Weak Short Term Auditory Memory

Decoding of long words very difficult

One key element of learning to read by decoding is that you have to hold various complex bits of information in your short term auditory memory. There are the phonemes in a word, then when you have blended those you need to keep the word in memory while you look for the meaning of that word. Then you hold that in memory while you do the whole thing again with the next word. And then you hold a series of words in memory as you form a sentence.

So, all this stuff is shooting around in your temporary storage areas of the brain. If your capacity for short-term memory gets overloaded, then you will lose part of what you are trying to remember and the reading process will fail..

Symptoms of weak short-term memory

The key symptoms are:

  • Difficulty remembering lists of things over a period of seconds
  • Difficulty blending longer words
  • Difficulty organising things
  • Difficulty following the meaning of a sentence
  • Slow, stilted reading
  • Tends to get short words okay

The solution for weak short term memory capacity

As your reading improves, elements of the process begin to become automatic. That is because they go into the ‘procedural’ subconscious processing areas. That means they are not putting a load on your ‘declarative’, conscious short-term memory in the same way.

It is a bit like driving a car. When you are learning to drive a car, there seems to be lots of things to remember, everything has to be thought about at the same time and you are very busy. But a year later you can drive along, while chatting to your passenger, without even noticing that you are doing all of those things without a conscious thought.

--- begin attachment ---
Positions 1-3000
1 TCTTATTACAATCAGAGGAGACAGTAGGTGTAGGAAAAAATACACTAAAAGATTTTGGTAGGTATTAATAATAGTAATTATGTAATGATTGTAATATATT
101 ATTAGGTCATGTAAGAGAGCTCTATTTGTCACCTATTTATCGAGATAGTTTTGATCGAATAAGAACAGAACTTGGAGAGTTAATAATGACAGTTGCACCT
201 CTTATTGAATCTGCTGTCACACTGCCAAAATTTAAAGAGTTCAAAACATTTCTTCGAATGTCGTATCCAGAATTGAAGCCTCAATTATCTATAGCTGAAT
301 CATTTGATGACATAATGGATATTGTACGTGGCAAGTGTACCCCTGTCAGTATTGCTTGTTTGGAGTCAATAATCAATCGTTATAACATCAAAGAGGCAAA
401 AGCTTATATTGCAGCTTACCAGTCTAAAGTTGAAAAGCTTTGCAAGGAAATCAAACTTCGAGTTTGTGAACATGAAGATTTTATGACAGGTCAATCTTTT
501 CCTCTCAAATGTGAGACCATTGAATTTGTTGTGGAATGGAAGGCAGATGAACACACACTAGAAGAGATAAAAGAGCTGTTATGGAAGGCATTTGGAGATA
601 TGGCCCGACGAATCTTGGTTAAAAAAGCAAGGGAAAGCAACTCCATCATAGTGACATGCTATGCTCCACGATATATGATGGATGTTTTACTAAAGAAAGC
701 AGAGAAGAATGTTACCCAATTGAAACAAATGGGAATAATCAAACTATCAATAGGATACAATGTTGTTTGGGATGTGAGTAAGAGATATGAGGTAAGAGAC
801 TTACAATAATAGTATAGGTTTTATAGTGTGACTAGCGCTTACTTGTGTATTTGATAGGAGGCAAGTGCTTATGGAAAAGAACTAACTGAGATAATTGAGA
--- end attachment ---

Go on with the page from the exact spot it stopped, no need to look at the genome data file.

Reading is the same. The more practice that you get, the easier it becomes, And then the more spare declarative capacity you have for processing the meaning of the text.

So, as a child starts to practice reading, the process is happening in their declarative memory, but slowly moves into procedural memory over a period of months.

I have to say that of all the causes of reading difficulty, this is the slowest and most grinding of solutions for the child. It is hard work, but the result is still achievable and always worthwhile.

During the Easyread course a child will read at least 25,000 words. Doing that is massively aided by the TrainterText that we use. The routine of reading that much, day by day builds experience and will do a lot to move the process from the declarative memory to the procedural memory.